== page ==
Is the Housing Market headed for a Crash?

Dated: May 26 2021

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Epic Low Inventory Coupled with Pent-up Buyer Demand and Low Interest Rates

There are a variety of reasons for the epic low inventory levels we have been experiencing.  Here are the top reasons most homeowners have been hesitant to sell which in turn has resulted in seriously low inventory:

1.     COVID-19 pandemic health concerns.  With the rollout of vaccines and easing of restrictions nationwide, we should start to see an uptick in the number of homes coming on the market in the second half of this year.

2.     Recovery of the economy & unemployment concerns.  Many people have decided to stay put until they are comfortable not only with COVID concerns but also the impact to the local economy and their jobs/income.

3.     Mortgage forbearance and tenant evictions have been extended through June.  Once these measures expire, we hope to see more homes come on the market from both investors deciding to sell and some homeowners cashing out while they still have equity.

4.     Concerns about not being able to find a home to purchase after selling their existing home. Some sellers have elected to maximize their equity now and either rent a home for the next year, buy a new construction home or be competitive for their next purchase.

 

Another factor contributing to the lower inventory levels is a deficit in New Construction Homes.

“The main driver of the housing shortfall has been the long term decline in the construction of single family homes. That decline has resulted in the decrease and the supply of entry-level single family homes or starter homes.” Probably no bigger issue right now that we need to be talking about than the lack of available inventory across the country.”
~ Sam Khater, Freddie Mac

 

Why This is Not Like the Last Time (Great Recession)

1. Inventory Levels/ Months of Supply Comparison

Take a look at the graph below for single family housing units completed by decade, and you see the deficit over the last decade between 2010 and 2019, where just 6.5 million homes were completed in the country compared to the four previous decades.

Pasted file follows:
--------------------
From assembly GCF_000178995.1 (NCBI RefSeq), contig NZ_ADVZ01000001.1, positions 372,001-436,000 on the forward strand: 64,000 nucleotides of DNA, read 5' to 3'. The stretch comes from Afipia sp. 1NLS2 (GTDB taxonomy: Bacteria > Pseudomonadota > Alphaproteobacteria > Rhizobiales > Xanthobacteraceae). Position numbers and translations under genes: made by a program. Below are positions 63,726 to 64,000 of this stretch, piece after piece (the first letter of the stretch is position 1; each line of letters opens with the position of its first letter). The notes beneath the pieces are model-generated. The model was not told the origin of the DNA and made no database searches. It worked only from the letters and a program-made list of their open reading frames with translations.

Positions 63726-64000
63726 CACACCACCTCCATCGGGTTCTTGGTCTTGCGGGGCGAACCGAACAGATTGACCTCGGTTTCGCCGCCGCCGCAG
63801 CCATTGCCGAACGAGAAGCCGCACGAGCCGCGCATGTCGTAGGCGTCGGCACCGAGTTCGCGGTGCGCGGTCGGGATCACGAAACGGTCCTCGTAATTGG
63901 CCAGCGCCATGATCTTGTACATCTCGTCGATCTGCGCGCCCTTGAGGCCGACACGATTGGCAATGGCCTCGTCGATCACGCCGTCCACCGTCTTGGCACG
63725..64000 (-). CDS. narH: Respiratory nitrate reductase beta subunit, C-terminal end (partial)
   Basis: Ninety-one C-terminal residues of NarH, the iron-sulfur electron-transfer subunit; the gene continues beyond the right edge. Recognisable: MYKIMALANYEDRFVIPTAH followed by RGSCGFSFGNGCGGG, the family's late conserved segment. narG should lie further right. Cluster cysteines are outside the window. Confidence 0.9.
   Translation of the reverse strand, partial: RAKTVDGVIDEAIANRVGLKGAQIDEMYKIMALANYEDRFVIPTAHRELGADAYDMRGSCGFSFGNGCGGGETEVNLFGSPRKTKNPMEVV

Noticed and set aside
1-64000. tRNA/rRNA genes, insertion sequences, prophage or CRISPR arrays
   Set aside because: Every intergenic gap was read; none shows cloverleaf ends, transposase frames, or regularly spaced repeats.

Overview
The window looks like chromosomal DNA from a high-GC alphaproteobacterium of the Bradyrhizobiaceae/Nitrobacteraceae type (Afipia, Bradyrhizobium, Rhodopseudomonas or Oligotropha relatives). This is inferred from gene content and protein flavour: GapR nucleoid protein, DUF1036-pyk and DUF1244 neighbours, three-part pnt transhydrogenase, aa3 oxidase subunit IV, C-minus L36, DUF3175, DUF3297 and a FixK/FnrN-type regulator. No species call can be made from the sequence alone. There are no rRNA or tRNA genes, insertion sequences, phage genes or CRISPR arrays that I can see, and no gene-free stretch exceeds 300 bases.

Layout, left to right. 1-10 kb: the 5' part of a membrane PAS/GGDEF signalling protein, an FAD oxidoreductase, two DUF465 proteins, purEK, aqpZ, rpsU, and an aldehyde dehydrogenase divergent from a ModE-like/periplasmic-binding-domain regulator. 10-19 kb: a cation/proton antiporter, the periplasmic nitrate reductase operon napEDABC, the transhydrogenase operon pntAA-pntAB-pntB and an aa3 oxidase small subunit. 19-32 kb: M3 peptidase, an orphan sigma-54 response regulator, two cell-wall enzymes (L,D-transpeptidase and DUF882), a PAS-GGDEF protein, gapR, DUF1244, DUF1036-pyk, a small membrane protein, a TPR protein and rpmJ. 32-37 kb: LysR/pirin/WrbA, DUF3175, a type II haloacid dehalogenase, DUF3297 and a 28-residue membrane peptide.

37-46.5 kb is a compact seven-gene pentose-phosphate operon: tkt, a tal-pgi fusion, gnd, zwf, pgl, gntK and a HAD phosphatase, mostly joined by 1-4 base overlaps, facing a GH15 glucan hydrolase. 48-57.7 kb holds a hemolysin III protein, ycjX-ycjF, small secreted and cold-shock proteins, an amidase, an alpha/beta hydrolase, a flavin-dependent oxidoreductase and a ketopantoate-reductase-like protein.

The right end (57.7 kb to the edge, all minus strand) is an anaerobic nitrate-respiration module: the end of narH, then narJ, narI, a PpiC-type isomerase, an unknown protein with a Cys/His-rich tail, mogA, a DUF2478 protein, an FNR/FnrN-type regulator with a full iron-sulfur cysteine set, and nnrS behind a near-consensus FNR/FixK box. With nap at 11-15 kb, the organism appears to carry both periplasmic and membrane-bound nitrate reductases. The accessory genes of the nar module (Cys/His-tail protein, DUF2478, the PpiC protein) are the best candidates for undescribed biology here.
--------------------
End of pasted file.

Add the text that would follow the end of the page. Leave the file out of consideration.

Even with a slight rise in the number of houses for sale this spring, inventory remains near an all-time low (See graph below):

High buyer interest is creating a major imbalance between supply and demand, but as the small uptick in inventory shows, sellers are beginning to re-enter the market. Selling your house now enables you to take advantage of buyer demand and get the most attention for your house – before more listings come to the market later this year.

In the 4 years building up to the housing and mortgage crisis that lead to the "great recession", we saw a steady increase in the supply of homes reaching over 9 months of inventory in 2007 nationally. Compare that to our current situation with incredibly low inventory across the country as the chart below shows. As of May 2021, in most real estate markets across the country, we are experiencing below 1 months supply of homes available to purchase.

 

 

2. Home Price Appreciation Comparison

 

In 2020 according to CoreLogic, the average annual appreciation in the nation was 9.2% due to the low inventory caused primarily by the pandemic.  In the chart below, you will note that between 2017-2019, annual appreciation was a normal 5-6%.  Compare that to the years surrounding the lead up to 2006, the average annual appreciation was over 10%.

 

 

3. Majority of Homeowners Have Significant Equity

 

Homeowners have record levels of equity today. According to the latest CoreLogic Home Equity Report, the average equity of mortgaged homes is currently $204,000. In addition, 38% of homes do not have a mortgage, so the level of equity available to today’s homeowners is significant. The average gain in a mortgaged home over the last year has been $26,300. The map below shows the significant gain in home equity for each state.

 

 

4. Interest Rates Expected to Rise Over the Next Year+